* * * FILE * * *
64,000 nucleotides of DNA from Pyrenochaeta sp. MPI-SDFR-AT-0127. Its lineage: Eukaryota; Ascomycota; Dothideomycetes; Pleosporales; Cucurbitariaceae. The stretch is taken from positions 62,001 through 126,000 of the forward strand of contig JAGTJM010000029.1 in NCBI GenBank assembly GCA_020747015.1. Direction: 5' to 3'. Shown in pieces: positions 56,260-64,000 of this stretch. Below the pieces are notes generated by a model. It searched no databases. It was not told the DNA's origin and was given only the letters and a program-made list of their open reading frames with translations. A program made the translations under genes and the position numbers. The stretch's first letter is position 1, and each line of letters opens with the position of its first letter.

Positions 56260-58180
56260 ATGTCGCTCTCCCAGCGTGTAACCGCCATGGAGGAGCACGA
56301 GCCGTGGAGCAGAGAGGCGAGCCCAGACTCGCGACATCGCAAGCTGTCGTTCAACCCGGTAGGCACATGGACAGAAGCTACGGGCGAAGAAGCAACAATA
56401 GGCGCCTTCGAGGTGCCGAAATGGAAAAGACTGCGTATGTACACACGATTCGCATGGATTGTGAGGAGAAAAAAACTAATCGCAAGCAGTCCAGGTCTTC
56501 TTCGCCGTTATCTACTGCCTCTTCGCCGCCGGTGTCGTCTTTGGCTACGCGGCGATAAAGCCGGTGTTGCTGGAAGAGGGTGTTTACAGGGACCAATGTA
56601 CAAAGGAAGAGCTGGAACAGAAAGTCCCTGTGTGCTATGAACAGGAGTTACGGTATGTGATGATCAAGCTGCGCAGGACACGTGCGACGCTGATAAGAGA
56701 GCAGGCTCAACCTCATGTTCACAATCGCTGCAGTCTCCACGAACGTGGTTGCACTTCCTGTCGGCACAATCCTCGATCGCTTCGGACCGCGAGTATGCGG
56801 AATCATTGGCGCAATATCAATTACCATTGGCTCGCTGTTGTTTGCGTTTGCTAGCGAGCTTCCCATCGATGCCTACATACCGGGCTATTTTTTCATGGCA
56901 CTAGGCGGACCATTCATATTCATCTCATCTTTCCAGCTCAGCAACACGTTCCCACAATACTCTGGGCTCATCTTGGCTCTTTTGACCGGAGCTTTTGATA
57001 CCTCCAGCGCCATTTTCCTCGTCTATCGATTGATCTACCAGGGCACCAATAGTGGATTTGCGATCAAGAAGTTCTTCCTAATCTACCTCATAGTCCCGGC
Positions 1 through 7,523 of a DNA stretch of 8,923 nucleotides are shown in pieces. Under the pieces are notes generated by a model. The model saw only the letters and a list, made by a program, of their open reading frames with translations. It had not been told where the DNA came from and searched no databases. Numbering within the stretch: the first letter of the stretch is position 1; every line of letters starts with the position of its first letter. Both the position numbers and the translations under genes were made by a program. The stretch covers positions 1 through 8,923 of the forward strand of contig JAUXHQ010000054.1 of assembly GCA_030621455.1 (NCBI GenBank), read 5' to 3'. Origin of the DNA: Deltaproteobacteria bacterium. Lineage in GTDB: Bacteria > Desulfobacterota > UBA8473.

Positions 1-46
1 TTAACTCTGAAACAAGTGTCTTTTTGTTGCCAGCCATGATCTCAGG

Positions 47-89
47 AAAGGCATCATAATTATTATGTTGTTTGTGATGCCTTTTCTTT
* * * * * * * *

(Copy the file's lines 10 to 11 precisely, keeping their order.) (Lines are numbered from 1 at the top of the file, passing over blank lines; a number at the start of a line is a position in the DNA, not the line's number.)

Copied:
56901 CTAGGCGGACCATTCATATTCATCTCATCTTTCCAGCTCAGCAACACGTTCCCACAATACTCTGGGCTCATCTTGGCTCTTTTGACCGGAGCTTTTGATA
57001 CCTCCAGCGCCATTTTCCTCGTCTATCGATTGATCTACCAGGGCACCAATAGTGGATTTGCGATCAAGAAGTTCTTCCTAATCTACCTCATAGTCCCGGC